Journeys: Artists' Residence
The Mercedes has bottomed out. More speed might have propelled the vehicle over the hill on this rolling Irish cart road, but the undercarriage now sits squarely on top of a grassy protuberance, while the wheels spin frantically in the air. The driver, Garech Browne, squire of the land, member of the Guinness family, writer, champion and guardian of Irish lore and poetry, founder of Claddagh Records, and friend and host to Bono and Nelson Mandela, is completely nonplussed as he exits the vehicle to survey the situation. A dandy of note, the 66-year-old Browne is dressed in a perfectly fitted beige three-piece wool suit. His ponytail and long white beard remain untussled in the stiff wind of this gray October morning in County Wicklow.
While Browne assesses the damage, I take in the view of the landscape from my perch upon the car’s boot. Some 20,000 years ago, the glaciers slid through here and carved out a broad valley that runs from north to south. The steep granite cliffs of a mountain called the Fancy rise to the west of our location in the valley. It takes its name from the Irish word foinse, which means source, a reference to the beginning of the river Cloghoge, whose waters run through the valley. The river feeds into Lough Tay, which, according to legend, is bottomless, its depths reaching to the kingdom of the leprechauns. Gentler slopes covered with heather, bracken, and windblown gorse frame the lake.
The British cut down most of Wicklow’s trees after the Rebellion of 1798 so that future Irish rebels would have fewer places to hide, but to the north and east, I can see a surviving forest of oak. It lies below the high hills of the Sally Gap, the road through which leads about 30 miles north to Dublin. The playwright Samuel Beckett once wrote about walking over these hills “to Luggala, of a Sunday,” to visit Browne’s mother, Oonagh, one of the golden Guinness girls, three sisters who would inherit the brewing company fortune.
Luggala, the family estate that now can be rented in its entirety (for approximately $36,000 a week), was our destination when we hit the bump in the road. Browne, who is married to an Indian princess and has no children, spends much of his time at Luggala, and he plans to die there. He does, however, vacate the premises when someone rents the entire estate, relocating temporarily to his home in Dublin or the one in London.
The proper spelling is Lug a’ Lagha, which in Irish means “the hollow in the hill.” The property is a 5,000-acre domain that once could have been—and still resembles—a hidden corner of a medieval kingdom. Such an impression was not lost on the British film director John Boorman, Browne’s friend, who filmed his 1981 treatment of the Camelot legend, Excalibur, on the property.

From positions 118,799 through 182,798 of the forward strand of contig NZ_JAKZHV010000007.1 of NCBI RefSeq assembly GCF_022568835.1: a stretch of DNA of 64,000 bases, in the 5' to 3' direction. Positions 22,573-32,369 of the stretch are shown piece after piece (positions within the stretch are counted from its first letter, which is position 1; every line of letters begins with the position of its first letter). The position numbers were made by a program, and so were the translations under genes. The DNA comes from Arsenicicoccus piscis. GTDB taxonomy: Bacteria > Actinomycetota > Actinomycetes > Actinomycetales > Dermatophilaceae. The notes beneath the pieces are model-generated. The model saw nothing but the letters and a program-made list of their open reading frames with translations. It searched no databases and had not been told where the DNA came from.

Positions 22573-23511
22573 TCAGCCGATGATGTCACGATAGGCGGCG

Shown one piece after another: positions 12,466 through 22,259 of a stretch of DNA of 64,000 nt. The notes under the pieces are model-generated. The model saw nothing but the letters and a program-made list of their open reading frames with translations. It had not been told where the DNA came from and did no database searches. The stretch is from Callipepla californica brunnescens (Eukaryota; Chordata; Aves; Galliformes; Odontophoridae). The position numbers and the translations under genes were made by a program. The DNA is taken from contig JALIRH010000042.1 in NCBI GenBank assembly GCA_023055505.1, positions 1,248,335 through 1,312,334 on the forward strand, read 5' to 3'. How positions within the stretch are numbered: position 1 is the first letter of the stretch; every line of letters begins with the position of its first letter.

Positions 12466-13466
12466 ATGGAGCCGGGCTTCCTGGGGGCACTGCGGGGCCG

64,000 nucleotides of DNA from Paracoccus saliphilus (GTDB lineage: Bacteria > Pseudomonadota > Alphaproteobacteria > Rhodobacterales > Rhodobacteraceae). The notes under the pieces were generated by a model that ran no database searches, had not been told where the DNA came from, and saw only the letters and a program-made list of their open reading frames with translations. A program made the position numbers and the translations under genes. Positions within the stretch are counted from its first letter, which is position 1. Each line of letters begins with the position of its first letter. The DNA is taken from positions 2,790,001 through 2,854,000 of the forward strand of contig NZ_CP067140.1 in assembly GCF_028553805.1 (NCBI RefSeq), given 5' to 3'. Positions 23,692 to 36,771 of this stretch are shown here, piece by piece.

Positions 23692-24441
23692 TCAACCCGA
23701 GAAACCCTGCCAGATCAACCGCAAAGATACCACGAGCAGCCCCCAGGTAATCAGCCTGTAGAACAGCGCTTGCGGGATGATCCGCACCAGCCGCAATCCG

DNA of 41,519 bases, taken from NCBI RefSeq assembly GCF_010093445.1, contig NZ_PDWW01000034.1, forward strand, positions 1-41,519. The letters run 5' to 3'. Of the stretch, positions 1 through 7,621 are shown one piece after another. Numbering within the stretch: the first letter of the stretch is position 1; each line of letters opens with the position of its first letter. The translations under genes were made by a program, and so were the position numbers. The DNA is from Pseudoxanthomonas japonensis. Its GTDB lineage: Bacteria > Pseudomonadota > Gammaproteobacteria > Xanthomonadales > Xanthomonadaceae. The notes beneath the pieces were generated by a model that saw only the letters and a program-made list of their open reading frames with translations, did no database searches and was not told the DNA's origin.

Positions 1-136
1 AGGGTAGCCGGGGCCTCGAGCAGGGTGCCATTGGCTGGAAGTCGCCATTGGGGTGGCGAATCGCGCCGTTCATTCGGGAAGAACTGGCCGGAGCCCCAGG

Browne moves away from the car and points down the hill toward the Victorian Gothic folly, or monument, that marks the spot where his brother Tara is buried. A fixture on Britain’s mod social scene of the 1960s, Tara died in a London car accident in 1966, an event that the brother’s friend John Lennon chronicled in the Beatles song “A Day in the Life.” Tara didn’t notice that the lights had changed.
Browne’s connection with musicians and the music business began at the end of the previous decade, in 1959, when he founded Claddagh Records in Dublin. “I have spent my life trying to put things back where they were supposed to be,” says Browne, referring to his initial intention with Claddagh, which was to resurrect traditional Irish folk music. “Traditional musicians were despised [in Ireland] at that time, but I saw a revolution in music coming in London and I wanted to bring it to Ireland and wake her up musically.”
Among the first acts to record with Claddagh was the Irish folk band the Chieftains. “It was the beginning of what we have today,” says Browne, who, shortly after signing the Chieftains, began making records of noted Irish poets and writers such as Beckett and Patrick Kavanagh reading their own works. “You can always get an actor to do a reading,” Browne explains, “but the poet is only around for so long.”
Browne, who has produced five Grammy-winning recordings, continues to be an influential figure among the country’s artists, many of whom have signed the guest book at Luggala. One page from the 1950s bears the signatures of playwrights Sean O’Casey and Brendan Behan and English painter Lucian Freud, all of whom were guests on the same weekend. (Bono, who is a neighbor, and Mandela also have stayed at Luggala.) The guest book even includes an unpublished poem handwritten by the 1995 Nobel laureate in literature, Seamus Heaney. It is a light, amusing recounting of the events of the just-concluded weekend.